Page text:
But once in place and the industry has a set of protocols as to how funds and administrators can better use the TFN, it will make the job of tracing lost super and reducing duplicate accounts much easier – it’s also the key building block for considering account consolidation in the future. The other simple idea, which has also been kicking around for some years without getting off the ground, is that of universal data standards. AIST will recommend to the SuperStream subgroup looking at this issue that the Government establish a Superannuation Standards Authority.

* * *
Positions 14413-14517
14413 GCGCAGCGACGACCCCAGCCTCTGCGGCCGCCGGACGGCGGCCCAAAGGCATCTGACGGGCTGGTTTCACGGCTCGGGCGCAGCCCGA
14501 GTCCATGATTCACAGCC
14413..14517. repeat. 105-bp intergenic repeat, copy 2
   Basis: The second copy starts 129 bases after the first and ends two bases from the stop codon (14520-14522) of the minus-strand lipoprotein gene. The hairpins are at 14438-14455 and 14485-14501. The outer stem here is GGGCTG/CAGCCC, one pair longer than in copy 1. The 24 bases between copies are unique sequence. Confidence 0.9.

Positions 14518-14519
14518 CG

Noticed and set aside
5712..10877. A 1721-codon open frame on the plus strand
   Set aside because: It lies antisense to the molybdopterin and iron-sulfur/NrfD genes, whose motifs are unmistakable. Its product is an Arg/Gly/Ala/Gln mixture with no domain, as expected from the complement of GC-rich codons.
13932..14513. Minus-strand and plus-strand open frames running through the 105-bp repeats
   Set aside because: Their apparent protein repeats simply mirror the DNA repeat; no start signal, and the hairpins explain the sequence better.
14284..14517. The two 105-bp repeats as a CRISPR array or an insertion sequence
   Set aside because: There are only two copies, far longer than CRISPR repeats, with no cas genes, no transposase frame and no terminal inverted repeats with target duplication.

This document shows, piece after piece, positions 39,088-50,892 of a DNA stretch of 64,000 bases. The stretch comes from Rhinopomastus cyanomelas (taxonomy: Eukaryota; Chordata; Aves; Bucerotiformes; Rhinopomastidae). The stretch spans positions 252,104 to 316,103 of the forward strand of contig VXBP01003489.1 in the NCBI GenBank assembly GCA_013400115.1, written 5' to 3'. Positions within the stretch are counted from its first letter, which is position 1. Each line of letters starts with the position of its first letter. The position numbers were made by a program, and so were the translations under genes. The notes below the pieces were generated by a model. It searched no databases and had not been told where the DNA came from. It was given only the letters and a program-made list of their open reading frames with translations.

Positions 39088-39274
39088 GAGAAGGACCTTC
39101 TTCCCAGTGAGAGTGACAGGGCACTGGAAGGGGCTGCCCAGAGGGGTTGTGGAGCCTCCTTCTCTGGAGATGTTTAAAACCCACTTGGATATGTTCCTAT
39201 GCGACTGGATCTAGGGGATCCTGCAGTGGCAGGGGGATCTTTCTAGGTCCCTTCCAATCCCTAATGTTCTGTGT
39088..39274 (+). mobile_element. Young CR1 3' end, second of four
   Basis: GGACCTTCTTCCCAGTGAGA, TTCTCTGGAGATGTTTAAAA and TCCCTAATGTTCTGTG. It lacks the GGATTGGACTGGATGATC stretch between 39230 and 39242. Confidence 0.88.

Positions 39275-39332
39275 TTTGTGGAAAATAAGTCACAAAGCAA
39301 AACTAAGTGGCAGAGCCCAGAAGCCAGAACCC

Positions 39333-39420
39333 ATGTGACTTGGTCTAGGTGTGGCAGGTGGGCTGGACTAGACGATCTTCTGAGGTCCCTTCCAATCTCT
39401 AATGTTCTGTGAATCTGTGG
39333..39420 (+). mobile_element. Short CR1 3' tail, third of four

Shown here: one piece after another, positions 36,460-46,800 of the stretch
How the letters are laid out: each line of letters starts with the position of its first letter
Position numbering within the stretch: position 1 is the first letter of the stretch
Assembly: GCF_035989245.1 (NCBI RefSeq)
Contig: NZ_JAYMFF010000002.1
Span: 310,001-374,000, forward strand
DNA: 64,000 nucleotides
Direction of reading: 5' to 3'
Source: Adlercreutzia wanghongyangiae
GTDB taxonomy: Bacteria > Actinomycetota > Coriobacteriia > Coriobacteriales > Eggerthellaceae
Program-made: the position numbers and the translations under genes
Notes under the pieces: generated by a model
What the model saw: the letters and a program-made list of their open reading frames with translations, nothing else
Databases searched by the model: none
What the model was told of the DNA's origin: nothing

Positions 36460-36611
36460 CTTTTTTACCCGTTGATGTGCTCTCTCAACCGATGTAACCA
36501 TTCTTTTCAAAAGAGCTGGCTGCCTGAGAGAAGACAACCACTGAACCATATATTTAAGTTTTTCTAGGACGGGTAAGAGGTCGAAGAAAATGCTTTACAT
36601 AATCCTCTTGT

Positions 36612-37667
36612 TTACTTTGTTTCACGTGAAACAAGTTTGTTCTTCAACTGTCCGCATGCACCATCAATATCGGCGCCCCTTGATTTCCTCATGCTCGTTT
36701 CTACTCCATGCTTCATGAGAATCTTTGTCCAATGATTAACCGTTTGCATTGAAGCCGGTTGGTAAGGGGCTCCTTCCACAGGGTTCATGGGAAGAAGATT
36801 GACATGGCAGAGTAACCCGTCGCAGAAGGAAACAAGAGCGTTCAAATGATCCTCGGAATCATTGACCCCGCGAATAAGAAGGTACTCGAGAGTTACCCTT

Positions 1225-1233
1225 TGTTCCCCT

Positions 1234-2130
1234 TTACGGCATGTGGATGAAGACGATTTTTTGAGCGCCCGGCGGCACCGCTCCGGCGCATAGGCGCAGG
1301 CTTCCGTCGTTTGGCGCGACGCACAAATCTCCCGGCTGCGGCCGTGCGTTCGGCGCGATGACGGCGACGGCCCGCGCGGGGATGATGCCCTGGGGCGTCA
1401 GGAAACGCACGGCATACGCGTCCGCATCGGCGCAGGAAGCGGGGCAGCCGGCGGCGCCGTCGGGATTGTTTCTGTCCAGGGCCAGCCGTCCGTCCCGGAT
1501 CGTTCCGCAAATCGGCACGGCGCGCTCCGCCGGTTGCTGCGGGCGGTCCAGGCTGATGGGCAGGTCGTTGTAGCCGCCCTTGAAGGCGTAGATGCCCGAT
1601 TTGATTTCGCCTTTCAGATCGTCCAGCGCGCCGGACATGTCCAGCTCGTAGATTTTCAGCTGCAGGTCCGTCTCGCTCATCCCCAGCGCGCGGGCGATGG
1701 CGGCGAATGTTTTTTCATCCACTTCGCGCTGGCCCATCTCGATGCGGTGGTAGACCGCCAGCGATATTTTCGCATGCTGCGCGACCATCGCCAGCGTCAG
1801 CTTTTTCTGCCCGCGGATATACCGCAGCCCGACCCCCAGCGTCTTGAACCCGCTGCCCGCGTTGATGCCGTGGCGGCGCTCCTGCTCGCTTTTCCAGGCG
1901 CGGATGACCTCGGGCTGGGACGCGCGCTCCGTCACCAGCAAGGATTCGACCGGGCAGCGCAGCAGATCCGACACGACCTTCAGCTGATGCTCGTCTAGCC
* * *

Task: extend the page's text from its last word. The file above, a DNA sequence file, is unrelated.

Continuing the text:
An authority with a mix of industry leaders, technicians and consumer representatives who would be appointed by the Government to consult, design, implement, and then monitor a set of standards to be used across the industry. Super funds have been tolerant of data from employers in every shape and size. This might have initially helped get employers on board with super, but this diversity has ultimately become a millstone. It needs to be addressed now, but as the Government said in its response to Cooper, consideration will only be given to mandated electronic payment systems when the industry can show that it’s got its backoffice in order. By efficiently implementing TFN identification, and agreeing on universal data standards, we will be able to show that we are well on the way. The important thing though, is that we now have a framework that, once implemented, should make superannuation a lot easier for members to navigate.

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